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Thu, Jan 27, 2005 - Page 12 News List

SEC rethinking its listing rules for overseas firms

NY TIMES NEWS SERVICE , LONDON

William Donaldson, chairman of the Securities and Exchange Commission (SEC), said in London on Tuesday that the commission was considering tweaking some rules for overseas companies listed in the US, after an outpouring of foreign criticism of the Sarbanes-Oxley Act.

Donaldson said that the SEC was also considering making it easier for foreign companies to delist from exchanges in the US, and that it planned to consider requiring fewer years of past financial statements that comply with US accounting principles.

The agency would also consider pushing back the deadline for foreign companies to comply with the Sarbanes-Oxley rules on internal controls, Donaldson said. At present, that deadline is the next annual report that comes after April 15 of this year.

The SEC "remains committed to a level playing field for all its issuers, foreign and domestic alike," Donaldson said in a speech before several hundred business executives and students at the London School of Economics.

"But we recognize that cross-border listings frequently entail issuers having to navigate duplicative or even contradictory regulations," he said.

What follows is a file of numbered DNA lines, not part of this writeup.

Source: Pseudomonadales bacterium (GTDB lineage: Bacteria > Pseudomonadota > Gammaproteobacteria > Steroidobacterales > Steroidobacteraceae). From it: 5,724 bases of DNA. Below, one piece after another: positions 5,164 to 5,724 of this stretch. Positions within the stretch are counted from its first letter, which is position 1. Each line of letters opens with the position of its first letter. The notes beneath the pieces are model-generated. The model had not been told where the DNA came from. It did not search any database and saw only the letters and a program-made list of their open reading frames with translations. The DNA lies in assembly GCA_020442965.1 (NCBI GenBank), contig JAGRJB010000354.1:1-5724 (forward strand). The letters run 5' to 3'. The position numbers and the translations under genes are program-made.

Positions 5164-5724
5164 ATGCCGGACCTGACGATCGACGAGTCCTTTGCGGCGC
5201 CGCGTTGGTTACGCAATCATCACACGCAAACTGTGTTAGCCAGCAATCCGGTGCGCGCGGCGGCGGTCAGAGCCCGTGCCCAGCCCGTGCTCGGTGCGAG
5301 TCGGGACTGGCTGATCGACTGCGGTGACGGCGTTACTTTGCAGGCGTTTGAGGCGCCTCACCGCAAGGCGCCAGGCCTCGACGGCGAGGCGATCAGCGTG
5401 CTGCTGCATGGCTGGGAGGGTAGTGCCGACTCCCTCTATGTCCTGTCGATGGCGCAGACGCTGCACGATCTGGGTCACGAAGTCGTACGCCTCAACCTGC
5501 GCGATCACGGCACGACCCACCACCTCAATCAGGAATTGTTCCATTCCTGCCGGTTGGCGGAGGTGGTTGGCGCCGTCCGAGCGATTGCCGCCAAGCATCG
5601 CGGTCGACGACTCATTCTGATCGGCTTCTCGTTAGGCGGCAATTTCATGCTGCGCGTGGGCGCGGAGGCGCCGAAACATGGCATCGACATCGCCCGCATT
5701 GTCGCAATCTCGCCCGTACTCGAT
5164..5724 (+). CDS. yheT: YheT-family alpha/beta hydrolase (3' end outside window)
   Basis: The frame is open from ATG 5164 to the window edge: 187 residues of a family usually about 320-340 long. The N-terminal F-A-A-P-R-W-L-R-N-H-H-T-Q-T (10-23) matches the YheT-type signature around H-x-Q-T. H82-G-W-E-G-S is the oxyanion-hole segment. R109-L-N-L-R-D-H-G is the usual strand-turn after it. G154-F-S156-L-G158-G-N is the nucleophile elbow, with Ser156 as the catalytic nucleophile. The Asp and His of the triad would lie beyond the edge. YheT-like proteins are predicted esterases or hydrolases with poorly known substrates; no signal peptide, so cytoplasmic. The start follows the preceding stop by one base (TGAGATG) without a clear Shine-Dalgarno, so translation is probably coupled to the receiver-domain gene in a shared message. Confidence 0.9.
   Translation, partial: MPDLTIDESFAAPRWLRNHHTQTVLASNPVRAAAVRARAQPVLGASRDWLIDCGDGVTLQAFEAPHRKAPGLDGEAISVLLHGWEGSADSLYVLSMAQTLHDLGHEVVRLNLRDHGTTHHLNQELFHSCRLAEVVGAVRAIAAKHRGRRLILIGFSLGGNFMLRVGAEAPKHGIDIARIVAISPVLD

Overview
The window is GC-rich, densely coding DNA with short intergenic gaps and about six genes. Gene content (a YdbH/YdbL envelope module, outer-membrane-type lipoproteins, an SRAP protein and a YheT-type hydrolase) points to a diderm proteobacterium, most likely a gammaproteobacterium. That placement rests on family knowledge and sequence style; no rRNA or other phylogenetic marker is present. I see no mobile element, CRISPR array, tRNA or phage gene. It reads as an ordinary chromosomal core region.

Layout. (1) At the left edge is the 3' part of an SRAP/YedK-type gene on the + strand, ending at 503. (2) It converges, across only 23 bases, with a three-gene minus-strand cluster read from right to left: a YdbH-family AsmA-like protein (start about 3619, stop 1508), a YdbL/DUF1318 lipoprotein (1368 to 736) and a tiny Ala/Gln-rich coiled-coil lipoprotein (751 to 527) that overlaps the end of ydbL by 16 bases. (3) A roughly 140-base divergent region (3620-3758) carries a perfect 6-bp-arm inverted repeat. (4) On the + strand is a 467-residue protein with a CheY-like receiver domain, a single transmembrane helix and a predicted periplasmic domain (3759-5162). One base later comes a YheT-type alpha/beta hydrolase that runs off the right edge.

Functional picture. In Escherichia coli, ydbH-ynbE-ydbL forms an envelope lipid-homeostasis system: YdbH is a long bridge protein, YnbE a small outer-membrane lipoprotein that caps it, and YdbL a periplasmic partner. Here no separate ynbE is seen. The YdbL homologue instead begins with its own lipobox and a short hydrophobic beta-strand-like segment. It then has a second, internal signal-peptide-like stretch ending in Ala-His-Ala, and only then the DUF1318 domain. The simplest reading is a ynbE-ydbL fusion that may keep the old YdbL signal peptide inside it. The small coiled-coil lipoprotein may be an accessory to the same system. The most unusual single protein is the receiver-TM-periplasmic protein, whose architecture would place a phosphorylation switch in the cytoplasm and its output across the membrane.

The SEC's willingness to consider any changes is the first sign that some concessions might be made for foreign companies whose shares are listed in the US. Since the Sarbanes-Oxley Act was passed in 2002, some overseas companies have been trying to delist from American stock markets and others have chosen to list elsewhere because they say the expense of complying with the law's rules outweighs the benefits.

As a consequence, US delisting rules have come under fire. According to a rule that dates back decades, companies with 300 shareholders or more in the US cannot delist their shares from the exchange where they trade. Consequently, they need to comply with Sarbanes-Oxley.

"US federal securities laws and regulations on this issue were designed many years ago," Donaldson noted, and should be revised to "preserve investor protection without inappropriately designing the US capital market as one with no exit."

The SEC is weighing whether there should be a "new approach" for foreign issuers that want to delist, he said.

In addition, the SEC is rethinking how it treats companies listed in Europe that must convert to the EU's new international foreign reporting standards. Donaldson said he expected the SEC to look at a proposal to allow those using the new European standards to reconcile just two years of financial statements to US accounting principles, instead of three.

Donaldson, however, defended the Sarbanes-Oxley Act, comparing US listing standards to those of the Marine Corps: both, he said, are "the best of the best."

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